Cigarette smoking remains the leading preventable cause of CHD in women, with more than 50% of MIs among middle-aged women attributable to tobacco. The magnitude of excess risk, a twofold to fourfold elevation, is similar in women and men. Risk of CHD begins to decline within months of smoking cessation and reaches the level of persons who have never smoked within 3 to 5 years. Although the prevalence of smoking among US women declined from 34% in 1965 to 24% in 1991, smoking cessation rates have declined more slowly among women than men. On the basis of current trends, it is estimated that by the year 2000 smoking rates will be higher in women (23%) than in men (20%). These changing demographics of smoking, particularly the unfavorable smoking patterns among younger women may contribute substantially to the future burden of CHD on women, as well as other smoking-related illnesses.

Epidemiological studies document a strong association between high levels of both systolic and diastolic blood pressure (BP) and risk of CHD in both women and men. Among US adults older than 45 years, 60% of white women and 79% of African-American women were classified as having hypertension. Of particular concern for older women is isolated systolic hypertension, which is estimated to affect 30% of women older than 65.

Increased total serum cholesterol and low-density lipoprotein (LDL) cholesterol are risk factors for CHD in both women and men. From 1980 to 1991 more than 50% of women older than 55 years had serum cholesterol levels that were considered high (>240 mg/dL). In a recent meta-analysis, these lipids predicted CHD mortality in women younger than 65 but not in older women. A low level of high-density lipoprotein (HDL) cholesterol, however, was a risk factor for CHD in both younger and older women and was a stronger predictor of CHD mortality in women than in men.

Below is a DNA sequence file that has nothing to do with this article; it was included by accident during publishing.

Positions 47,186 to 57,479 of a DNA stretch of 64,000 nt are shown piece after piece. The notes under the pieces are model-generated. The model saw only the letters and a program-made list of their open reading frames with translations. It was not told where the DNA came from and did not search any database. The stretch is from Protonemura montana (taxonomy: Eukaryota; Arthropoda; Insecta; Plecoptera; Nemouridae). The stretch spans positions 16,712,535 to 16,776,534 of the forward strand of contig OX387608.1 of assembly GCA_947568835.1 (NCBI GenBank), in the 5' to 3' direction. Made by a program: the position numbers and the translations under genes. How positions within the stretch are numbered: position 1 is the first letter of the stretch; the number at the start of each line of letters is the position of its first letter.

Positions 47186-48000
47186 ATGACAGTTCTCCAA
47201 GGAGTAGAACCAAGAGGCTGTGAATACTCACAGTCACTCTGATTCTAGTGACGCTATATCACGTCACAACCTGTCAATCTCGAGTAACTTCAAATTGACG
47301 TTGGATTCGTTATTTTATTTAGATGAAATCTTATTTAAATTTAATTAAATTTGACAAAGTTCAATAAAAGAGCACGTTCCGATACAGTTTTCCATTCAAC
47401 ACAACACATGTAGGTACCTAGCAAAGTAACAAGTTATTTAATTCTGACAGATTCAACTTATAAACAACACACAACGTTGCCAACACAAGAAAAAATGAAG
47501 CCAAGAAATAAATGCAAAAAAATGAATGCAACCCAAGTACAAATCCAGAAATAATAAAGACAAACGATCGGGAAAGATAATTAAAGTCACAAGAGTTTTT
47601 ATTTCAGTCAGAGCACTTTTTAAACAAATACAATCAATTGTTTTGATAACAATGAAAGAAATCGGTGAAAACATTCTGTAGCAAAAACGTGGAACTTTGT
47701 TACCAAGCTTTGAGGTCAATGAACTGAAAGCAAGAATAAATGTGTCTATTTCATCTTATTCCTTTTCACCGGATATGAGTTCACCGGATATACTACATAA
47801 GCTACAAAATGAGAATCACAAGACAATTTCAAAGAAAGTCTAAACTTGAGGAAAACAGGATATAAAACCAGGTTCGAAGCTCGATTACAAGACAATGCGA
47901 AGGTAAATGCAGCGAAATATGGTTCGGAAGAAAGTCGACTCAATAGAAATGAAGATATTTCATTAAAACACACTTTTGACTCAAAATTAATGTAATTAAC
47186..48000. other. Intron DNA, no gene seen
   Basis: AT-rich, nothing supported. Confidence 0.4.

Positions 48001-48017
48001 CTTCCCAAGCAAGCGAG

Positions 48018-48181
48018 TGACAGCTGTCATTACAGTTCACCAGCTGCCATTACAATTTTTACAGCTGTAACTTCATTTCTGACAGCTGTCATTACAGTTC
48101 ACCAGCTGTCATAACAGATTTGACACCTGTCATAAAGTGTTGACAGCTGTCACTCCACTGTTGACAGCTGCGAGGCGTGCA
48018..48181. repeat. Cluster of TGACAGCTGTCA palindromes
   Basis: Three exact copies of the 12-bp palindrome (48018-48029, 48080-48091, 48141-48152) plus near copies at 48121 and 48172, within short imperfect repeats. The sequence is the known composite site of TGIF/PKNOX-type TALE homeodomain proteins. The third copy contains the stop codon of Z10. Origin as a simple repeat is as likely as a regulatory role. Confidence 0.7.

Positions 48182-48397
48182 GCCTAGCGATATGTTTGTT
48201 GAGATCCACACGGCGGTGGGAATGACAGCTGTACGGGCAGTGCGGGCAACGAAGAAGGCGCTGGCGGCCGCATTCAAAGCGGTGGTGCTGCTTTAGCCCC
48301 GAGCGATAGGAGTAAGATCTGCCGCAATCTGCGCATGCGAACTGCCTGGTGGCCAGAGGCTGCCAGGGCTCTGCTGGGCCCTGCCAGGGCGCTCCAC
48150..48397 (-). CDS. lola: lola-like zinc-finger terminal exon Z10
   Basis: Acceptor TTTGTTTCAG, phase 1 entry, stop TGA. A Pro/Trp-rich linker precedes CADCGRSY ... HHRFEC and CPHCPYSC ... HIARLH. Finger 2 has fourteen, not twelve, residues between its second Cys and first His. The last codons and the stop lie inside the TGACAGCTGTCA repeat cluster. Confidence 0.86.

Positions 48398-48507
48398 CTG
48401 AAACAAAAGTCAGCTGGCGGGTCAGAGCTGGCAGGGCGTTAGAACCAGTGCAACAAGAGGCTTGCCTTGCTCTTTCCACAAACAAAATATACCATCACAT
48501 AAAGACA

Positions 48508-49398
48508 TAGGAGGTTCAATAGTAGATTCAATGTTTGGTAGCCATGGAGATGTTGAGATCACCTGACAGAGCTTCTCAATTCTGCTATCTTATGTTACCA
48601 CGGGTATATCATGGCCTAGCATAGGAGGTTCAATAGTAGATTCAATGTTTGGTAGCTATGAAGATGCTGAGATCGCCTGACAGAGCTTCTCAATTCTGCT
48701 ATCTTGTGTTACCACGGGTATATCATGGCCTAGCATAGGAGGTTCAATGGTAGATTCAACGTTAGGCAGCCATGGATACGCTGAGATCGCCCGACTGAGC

Obesity and sedentary lifestyle are parallel, interrelated epidemics in the United States that contribute to increased risk of CHD. The prevalence of obesity has increased among both men and women in the United States in the past decade; currently about one third of adult women (or 34 million) are classified as obese. Moreover, 60% of both men and women have no regular physical activity. Obesity, particularly abdominal adiposity, is an important risk factor for CHD in women. Although most of the epidemiological studies of exercise and CHD have been conducted in men, most studies in women suggest a comparable 50% risk reduction among active women compared with sedentary women. Recent evidence suggests that even moderate-intensity activity, including brisk walking, is associated with substantial reduction in CHD risk.

Regular exercise and maintenance of healthy weight should also help reduce insulin resistance and the risk of non–insulin-dependent diabetes mellitus, which appears to be an even stronger risk factor for CHD in women than in men. Diabetes is associated with a threefold to sevenfold elevation in CHD risk among women, compared with a twofold to threefold elevation among men, this gender-based difference may be due to a particularly deleterious effect of diabetes on lipids and blood pressure in women. Diabetes is the fourth leading cause of death among black women and third among Hispanic women aged 45 to 74 years and American-Indian women aged 65 to 74 years. It is also the second leading cause of death in Pima Indian women. Approximately half of all deaths in persons with non–insulin dependent diabetes mellitus are due to heart disease, the majority of which is ischemic heart disease.

Increasing research and knowledge related to nutrition have led to identification of several dietary factors that influence CHD risk. The epidemiological evidence is compelling: diets low in saturated fat and high in fruits, vegetables, whole grains, and fiber are associated with a reduced risk of CHD. Trans fatty acids have recently been linked to adverse lipid profiles and an increased risk of CHD. The role of other fatty acids, including monounsaturated, polyunsaturated, and marine omega-3 fatty acids, remains controversial. Moderate intake of alcohol is related to reduction of CHD but may raise blood pressure and increase risk of breast cancer.